(2) The truisms of making a solid but possibly boring investment plan and sticking to it, have great merit. I thought my tiny play account would have a greater percentage earned than my other accounts, but it didn't. This was a humbling and instructive experience.
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Old 10-27-2008, 12:42 PM   #4
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There's no such thing as 'should have'.

When I find my thoughts tending toward 'should have', I think about the cat (and if he's close by, I start petting or brushing him).
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Old 10-27-2008, 01:15 PM   #5
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After the market returns to relatively normal levels, I think I've learned that 70/30 is a little too aggressive for me.
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Old 10-27-2008, 01:33 PM   #6
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...some mention of possibly having to sell stocks in 18 months to replenish a cash supply - what will you be doing in future to avoid this if anything?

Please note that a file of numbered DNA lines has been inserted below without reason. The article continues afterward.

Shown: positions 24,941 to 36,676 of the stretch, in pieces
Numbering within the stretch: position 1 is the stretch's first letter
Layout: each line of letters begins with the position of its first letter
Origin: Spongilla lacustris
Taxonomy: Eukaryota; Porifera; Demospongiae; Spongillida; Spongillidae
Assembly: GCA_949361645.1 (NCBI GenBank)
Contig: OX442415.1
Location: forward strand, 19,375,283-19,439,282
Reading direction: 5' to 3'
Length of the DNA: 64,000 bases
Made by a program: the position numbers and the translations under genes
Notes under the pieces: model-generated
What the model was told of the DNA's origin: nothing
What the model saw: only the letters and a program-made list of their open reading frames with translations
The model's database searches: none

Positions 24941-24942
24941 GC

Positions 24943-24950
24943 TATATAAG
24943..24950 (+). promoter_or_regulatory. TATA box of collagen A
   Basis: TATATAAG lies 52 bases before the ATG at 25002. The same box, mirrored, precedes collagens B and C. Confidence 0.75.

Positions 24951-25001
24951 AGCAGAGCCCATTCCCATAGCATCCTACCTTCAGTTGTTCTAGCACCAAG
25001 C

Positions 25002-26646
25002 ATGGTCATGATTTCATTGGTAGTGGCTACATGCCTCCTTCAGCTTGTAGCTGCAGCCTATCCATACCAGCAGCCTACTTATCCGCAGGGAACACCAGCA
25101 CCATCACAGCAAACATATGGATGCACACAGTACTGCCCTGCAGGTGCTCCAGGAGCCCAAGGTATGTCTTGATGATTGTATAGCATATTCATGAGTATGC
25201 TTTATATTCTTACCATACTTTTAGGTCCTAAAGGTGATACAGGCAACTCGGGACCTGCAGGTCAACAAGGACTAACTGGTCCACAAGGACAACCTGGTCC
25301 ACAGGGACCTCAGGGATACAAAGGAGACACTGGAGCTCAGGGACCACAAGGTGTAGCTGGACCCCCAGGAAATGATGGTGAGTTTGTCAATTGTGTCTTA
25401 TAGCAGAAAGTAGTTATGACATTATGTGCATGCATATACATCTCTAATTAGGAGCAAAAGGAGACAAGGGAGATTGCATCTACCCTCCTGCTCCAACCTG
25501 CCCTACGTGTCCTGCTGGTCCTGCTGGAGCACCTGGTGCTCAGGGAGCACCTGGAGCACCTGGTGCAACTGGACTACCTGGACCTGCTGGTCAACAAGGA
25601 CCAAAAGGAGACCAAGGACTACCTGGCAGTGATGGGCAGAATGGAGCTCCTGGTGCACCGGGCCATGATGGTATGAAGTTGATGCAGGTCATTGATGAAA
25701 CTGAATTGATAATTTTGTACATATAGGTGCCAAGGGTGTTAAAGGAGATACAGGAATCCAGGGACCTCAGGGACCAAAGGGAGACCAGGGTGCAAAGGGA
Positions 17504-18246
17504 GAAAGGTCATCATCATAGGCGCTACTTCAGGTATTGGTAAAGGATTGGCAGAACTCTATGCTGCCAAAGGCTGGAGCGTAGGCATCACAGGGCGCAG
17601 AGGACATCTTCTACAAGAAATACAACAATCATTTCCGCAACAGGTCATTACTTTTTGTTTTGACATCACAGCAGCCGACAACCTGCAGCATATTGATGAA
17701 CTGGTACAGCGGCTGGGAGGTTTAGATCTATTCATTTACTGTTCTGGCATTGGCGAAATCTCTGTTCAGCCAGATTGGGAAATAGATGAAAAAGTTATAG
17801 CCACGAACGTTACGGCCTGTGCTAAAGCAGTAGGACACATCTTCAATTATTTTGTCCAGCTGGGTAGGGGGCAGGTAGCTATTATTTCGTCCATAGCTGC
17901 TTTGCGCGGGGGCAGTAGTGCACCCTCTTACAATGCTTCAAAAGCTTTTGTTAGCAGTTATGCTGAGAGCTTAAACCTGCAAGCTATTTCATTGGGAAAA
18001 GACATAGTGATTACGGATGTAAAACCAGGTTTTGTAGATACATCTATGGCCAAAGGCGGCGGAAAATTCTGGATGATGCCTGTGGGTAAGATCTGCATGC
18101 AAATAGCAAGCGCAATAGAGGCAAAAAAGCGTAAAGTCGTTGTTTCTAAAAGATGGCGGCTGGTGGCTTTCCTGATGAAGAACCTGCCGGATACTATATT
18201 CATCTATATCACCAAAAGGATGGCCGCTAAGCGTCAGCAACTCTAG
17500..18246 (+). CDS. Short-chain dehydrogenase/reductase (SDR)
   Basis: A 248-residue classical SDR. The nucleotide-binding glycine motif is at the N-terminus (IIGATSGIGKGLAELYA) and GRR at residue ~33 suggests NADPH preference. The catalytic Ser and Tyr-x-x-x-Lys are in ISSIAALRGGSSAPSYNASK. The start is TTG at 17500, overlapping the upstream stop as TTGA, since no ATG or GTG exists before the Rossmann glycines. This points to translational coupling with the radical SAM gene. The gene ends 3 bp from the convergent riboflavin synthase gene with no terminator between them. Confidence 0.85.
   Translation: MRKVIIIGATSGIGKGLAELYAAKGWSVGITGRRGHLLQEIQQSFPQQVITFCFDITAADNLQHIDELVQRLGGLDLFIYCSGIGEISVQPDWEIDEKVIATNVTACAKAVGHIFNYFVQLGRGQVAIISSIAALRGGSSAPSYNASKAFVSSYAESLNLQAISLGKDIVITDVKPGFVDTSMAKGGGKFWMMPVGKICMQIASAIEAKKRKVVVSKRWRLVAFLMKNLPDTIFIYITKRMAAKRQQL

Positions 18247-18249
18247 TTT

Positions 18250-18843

N/A
...drained their cash to get into the market after the initial drop? Would you rush in so quickly next time or develop a different strategy?
i wished i could have jumped in, but it wasn't in the cards.

lessons learned...hmmm...several actually...
- stay with 55/45 AA. i shall continue to be a chicken!
- my self perceived stomach for risk was about right. no smiles here, but no insomnia.
- i shall continue to frequent this site as my best resource for info and real live experience. i feel a lot smarter for reading all the posts, especially from folks who have been FIREd longer. TY!
- in spite of the recent shellacking, my MF 10 year returns are still positive. that is the number i look at, since it roughly equals my remaining time to "real" retirement age. as that time horizon gets smaller, gradual rebalancing is planned and will occur. i'm using Bogle's rule about age and exposure to stocks for my target AA.
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Old 10-27-2008, 01:34 PM   #7
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Money isn't everything.
Even the best laid plans can be quickly derailed by life.
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Old 10-27-2008, 01:36 PM   #8
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I've learned that perhaps there's a bit of truth in the adage, "Sell in May and go away."

Is there a second adage about coming back?